Government should not abolish debt ceiling

Mr STEPHEN JONES (Throsby) (17:14): What an extraordinary contribution from the member for Moncrieff. We have heard it about four times already in this debate. Frankly, taking a lecture from those opposite, particularly from the member for Moncrieff, on political obstruction and opportunism is like taking a lecture from Ronnie Biggs on train safety. It really is. Their approach in the 43rd Parliament was to say no to everything. Even when it was consistent with their own policy, they said no to everything. They said no, whether it was about assisting the government to find savings through measures like putting an indexation on the private health insurance rebate—they talk about debt; well, they could have done some things when we were in government to assist in dealing with the issue of debt—or whether it was, as the member for Melbourne Ports has pointed out so many times, their belligerent approach when it came to the people transfer agreement with Malaysia. So taking a lecture from those opposite on the issue of obstructionism is really a little bit too much to take.

This bill, the Commonwealth Inscribed Stock Amendment Bill 2013, is an extraordinary bill, which is why members on this side of the House cannot support it. It is extraordinary that the members on that side of the House would be speaking in favour of it, because, not three months ago, they were all standing in front of billboards and waving pamphlets around, saying, 'We will reduce the debt.'

Dr Leigh: Where is the debt truck now?

Mr STEPHEN JONES: Where is the debt truck now? The government members have gone from being the party of no debt to the party of no debt limit. I cannot understand why they are willing to stand there and speak in favour of this bill. It is Buzz Lightyear economics: 'To infinity and beyond!' We are all looking for Woody to make an appearance in this debate! They have only got themselves to blame. They would like to sheet home all of the blame to us on this side of the House, when we did the right thing by the country and we did the right thing by the parliament during the global financial crisis. Yes, we were willing to put the budget into the red to ensure that businesses stayed open and that people stayed in work. It was the right thing to do by the economy. It was the right thing to do by the nation. We got no assistance from those opposite, yet they come in here and complain to us about obstruction.

We might be able to take them a bit more seriously if, when they came back into government, they had done the right thing by the budget. But what was their first act? What was their first act when they came back into government? It was to give an $8 billion gift to the Reserve Bank. That is right—an $8 billion gift to the Reserve Bank, no strings attached. Yet they come in here and they complain about debt. Well, there is a fair bit of debt that was racked up on their own watch. They have only got themselves to blame.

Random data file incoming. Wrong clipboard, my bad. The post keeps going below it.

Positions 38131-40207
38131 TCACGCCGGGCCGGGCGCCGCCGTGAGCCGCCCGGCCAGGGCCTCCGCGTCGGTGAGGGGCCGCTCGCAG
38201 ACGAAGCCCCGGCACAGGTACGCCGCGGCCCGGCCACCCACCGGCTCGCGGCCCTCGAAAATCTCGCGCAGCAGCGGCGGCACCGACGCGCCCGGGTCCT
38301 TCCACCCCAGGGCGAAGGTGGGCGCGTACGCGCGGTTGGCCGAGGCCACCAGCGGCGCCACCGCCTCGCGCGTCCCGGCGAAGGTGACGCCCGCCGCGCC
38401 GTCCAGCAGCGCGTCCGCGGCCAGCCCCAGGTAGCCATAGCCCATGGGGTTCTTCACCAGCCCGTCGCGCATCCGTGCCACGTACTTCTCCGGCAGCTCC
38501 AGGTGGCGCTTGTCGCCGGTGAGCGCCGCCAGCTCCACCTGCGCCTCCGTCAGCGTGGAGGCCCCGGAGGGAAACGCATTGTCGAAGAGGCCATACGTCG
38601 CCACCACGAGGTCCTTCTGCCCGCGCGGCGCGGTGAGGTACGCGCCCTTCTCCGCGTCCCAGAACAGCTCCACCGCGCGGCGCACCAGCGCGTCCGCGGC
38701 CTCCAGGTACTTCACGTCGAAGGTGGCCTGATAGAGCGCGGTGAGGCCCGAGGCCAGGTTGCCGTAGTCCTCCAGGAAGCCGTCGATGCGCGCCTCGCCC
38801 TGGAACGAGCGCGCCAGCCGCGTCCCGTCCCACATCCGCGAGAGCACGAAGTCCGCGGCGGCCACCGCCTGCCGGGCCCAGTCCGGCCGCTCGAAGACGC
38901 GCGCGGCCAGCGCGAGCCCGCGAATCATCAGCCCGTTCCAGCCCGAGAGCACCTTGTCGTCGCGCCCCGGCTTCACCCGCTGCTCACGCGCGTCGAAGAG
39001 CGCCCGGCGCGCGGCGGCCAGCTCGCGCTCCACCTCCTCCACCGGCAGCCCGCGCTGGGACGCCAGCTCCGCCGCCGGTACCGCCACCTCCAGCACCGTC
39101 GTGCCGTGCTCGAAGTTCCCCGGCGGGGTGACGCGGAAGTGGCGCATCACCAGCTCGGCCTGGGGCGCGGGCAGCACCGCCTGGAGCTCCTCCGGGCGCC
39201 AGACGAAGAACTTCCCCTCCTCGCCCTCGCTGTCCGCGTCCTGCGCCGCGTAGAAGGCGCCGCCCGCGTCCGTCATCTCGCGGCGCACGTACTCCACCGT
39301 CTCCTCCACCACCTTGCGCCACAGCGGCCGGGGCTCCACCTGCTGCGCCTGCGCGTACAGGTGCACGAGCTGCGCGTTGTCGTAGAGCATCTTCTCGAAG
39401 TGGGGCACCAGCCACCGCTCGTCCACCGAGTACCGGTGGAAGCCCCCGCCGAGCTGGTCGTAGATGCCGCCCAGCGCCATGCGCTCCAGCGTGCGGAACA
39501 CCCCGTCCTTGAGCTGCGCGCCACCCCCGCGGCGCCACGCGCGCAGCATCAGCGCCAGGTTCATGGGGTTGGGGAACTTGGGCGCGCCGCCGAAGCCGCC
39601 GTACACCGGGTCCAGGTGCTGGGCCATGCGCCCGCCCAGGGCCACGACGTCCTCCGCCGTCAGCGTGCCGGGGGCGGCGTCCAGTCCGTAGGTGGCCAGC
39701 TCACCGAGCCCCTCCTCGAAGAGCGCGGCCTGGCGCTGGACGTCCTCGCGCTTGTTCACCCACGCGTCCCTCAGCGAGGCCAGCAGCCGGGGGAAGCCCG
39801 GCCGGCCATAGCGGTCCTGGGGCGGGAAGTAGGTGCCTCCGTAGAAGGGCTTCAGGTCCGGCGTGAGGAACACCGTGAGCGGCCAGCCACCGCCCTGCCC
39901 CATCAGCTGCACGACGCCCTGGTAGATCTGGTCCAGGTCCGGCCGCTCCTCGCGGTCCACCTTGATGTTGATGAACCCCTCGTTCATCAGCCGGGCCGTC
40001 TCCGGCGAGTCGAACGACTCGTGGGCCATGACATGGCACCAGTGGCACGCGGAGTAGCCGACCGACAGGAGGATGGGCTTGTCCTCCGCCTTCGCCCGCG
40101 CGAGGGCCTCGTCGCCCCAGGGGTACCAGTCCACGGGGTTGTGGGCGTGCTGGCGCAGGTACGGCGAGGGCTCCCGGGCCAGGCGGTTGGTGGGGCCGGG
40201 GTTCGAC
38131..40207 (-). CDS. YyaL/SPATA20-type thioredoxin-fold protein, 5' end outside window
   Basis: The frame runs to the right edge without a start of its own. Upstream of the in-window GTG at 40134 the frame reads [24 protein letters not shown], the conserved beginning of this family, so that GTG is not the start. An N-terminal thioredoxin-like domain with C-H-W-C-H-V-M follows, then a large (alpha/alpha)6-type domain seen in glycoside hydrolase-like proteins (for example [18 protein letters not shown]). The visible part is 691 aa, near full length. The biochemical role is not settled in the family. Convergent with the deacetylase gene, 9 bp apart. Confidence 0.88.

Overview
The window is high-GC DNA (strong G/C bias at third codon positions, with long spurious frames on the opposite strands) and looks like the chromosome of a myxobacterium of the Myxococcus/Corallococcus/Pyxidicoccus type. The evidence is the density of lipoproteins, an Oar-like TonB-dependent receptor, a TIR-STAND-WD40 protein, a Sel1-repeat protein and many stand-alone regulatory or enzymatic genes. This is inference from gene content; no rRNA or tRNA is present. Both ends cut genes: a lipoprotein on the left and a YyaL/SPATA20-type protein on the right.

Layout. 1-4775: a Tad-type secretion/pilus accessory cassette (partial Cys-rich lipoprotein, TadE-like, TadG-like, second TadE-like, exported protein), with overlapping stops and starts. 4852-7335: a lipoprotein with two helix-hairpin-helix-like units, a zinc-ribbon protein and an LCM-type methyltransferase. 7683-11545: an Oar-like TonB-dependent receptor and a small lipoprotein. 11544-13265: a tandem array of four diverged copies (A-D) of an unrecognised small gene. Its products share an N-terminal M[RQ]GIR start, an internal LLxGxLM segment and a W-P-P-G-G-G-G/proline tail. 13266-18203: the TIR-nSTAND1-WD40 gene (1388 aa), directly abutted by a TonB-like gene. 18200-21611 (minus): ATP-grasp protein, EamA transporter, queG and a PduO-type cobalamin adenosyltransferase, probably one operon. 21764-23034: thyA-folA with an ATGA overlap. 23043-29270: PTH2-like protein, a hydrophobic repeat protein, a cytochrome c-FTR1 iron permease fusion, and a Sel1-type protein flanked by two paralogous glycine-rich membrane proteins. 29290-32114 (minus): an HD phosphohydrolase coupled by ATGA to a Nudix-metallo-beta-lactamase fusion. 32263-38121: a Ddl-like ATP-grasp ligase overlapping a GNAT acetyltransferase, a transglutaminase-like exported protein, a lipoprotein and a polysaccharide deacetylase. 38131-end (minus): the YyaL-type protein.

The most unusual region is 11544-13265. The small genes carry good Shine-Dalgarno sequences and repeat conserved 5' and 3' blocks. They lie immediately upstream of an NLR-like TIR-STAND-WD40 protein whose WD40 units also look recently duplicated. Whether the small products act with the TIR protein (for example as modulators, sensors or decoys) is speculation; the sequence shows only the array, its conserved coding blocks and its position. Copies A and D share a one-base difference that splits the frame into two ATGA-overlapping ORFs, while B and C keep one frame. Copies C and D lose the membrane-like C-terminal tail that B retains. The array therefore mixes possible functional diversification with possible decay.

From looking at what is in the chute, we believe the debt is actually going to get worse. What have the government's first acts been, on regaining the treasury bench? They have given a tax hike to low-superannuation earners and a tax cut to high-superannuation earners—an increase for high-superannuation earners. They have denied themselves a revenue stream. They like to take the fun out of the minerals resource rent tax, which is a growth tax: the tax increases when profits increase and decreases when profits are flat. But one of their first acts in government is to bring a bill into parliament to reduce the government's capacity to raise revenue in the future. It would seem that, if you want a tax cut in this country today, you have to own a mine. You can see where their priorities are. In fact, if you want help with your school expenses, your name has to be George Brandis. You can see where their priorities are and who they are looking after.

Those opposite puff up their chests and talk about the great deal that they have been able to do with the Greens. You can see how tough those negotiations must have been, Mr Deputy Speaker Vasta! 'Dear Senator, I'm here; I want to ensure that we have no brakes on debt into the future, no debt limit.' You can imagine that that negotiation went on for weeks and weeks! We on this side of the House oppose the legislation. It is the right thing to do by the country.

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